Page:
Tom Hanks, The Post


When Natalie Dormer and Letitia Wright announced the nominees for the 2018 BAFTA Film Awards in London Tuesday, there were more than a few surprises. Guillermo Del Toro's The Shape of Water received 12 nominations, followed by Darkest Hour and Three Billboards Outside Ebbing, Missouri with nine each. But the annual award show—regarded as the U.K.'s equivalent to the U.S.' Academy Awards—completely shut out some seemingly obvious choices.

Chief among them: The Post. Steven Spielberg's period drama, starring Tom Hanks and Meryl Streep, earned six Golden Globe nominations and is a likely candidate for the 2018 Oscars. The BAFTA Awards seemed to follow the 2018 SAG Awards' lead, as it also completely snubbed the popular film, which follows The Washington Post's fight to publish the Pentagon Papers in 1971. (The film, which opened nationwide last month, is up for eight Critics' Choice Awards Thursday.)

Mudbound, Mary J. Blige

Steve Dietl/Netflix

Dee Rees' Netflix drama Mudbound was ignored in every category, as was Patty Jenkins' Wonder Woman. Greta Gerwig's Lady Bird earned three nominations, but she was excluded from the Best Director category—meaning it's once again a completely male-dominated field.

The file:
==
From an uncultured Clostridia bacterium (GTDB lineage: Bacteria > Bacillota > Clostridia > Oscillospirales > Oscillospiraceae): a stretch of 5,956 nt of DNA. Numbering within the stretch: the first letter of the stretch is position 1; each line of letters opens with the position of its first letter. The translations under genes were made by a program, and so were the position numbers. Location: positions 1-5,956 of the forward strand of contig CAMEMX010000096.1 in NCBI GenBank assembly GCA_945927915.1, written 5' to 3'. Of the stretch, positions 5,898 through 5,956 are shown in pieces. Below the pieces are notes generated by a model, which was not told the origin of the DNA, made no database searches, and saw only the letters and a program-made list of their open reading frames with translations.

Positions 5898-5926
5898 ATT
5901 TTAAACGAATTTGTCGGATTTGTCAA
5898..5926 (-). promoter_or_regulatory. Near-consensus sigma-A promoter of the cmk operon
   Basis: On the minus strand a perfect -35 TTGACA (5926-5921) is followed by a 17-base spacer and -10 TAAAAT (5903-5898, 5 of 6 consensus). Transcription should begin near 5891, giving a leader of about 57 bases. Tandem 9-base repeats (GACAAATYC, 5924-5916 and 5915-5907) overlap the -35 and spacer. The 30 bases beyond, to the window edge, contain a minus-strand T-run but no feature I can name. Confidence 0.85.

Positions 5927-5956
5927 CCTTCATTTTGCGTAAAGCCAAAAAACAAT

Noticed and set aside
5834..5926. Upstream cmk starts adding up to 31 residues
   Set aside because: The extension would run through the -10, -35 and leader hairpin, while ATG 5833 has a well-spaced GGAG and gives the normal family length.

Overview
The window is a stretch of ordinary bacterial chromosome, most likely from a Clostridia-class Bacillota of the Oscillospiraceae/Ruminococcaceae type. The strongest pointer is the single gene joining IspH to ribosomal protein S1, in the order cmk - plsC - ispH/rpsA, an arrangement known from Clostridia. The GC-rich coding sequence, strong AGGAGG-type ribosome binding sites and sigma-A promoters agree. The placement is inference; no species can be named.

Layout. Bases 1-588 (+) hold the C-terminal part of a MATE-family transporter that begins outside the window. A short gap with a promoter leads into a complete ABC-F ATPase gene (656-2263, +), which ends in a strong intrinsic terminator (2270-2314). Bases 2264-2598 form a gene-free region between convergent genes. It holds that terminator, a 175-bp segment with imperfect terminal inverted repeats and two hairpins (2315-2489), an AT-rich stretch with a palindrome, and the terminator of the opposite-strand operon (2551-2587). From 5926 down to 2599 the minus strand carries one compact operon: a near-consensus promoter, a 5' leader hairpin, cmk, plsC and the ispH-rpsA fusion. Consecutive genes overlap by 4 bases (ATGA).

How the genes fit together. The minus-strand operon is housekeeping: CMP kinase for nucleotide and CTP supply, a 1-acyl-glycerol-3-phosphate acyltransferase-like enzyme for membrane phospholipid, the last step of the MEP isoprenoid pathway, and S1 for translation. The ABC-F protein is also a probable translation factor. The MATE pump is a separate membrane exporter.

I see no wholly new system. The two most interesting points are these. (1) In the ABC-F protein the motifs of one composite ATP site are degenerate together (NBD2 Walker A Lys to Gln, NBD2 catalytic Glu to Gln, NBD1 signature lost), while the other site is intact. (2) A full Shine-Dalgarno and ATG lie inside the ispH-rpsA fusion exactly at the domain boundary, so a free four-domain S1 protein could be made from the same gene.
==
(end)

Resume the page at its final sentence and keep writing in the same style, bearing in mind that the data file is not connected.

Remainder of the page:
Joe Wright's Darkest Hour got a Best Film nomination, but he didn't get one for Best Director. Denis Villeneuve did get a Best Director nomination for Blade Runner 2049—a rare feat for a genre title and a sequel. In total, Harrison Ford and Ryan Gosling's flick got eight nominations.

Paul McGuigan's Film Stars Don't Die in Liverpool picked up three nominations, with Jamie Bell and Annette Bening nabbing Best Actor and Best Actress nominations for their roles. The U.K. film premiered in the U.S. last month, though it's failed to generate much award buzz stateside.

Hugh Grant, Paddington 2

Jay Maidment/P&Co. Ltd.

In a surprise few saw coming, Paddington 2 received two nominations: Best Supporting Actor (Hugh Grant) and Best Adapted Screenplay (Simon Farnaby and Paul King). Grant received positive reviews for his role in the family flick, but his inclusion in a category that features dramatic, career-defining turns from Woody Harrelson (Three Billboards Outside Ebbing, Missouri), Willem Dafoe (The Florida Project), Christopher Plummer (All the Money in the World) and Sam Rockwell (Three Billboards Outside Ebbing, Missouri) feels a bit out of place.

Winners will be announced Feb. 18, when Joanna Lumley hosts the show at Royal Albert Hall. "It's a really broad mix of established and emerging talent," BAFTA president Amanda Berry told The Hollywood Reporter after the nominations were announced in London Tuesday. "And [there are] eight British nominees in the performance categories, which is absolutely fantastic."

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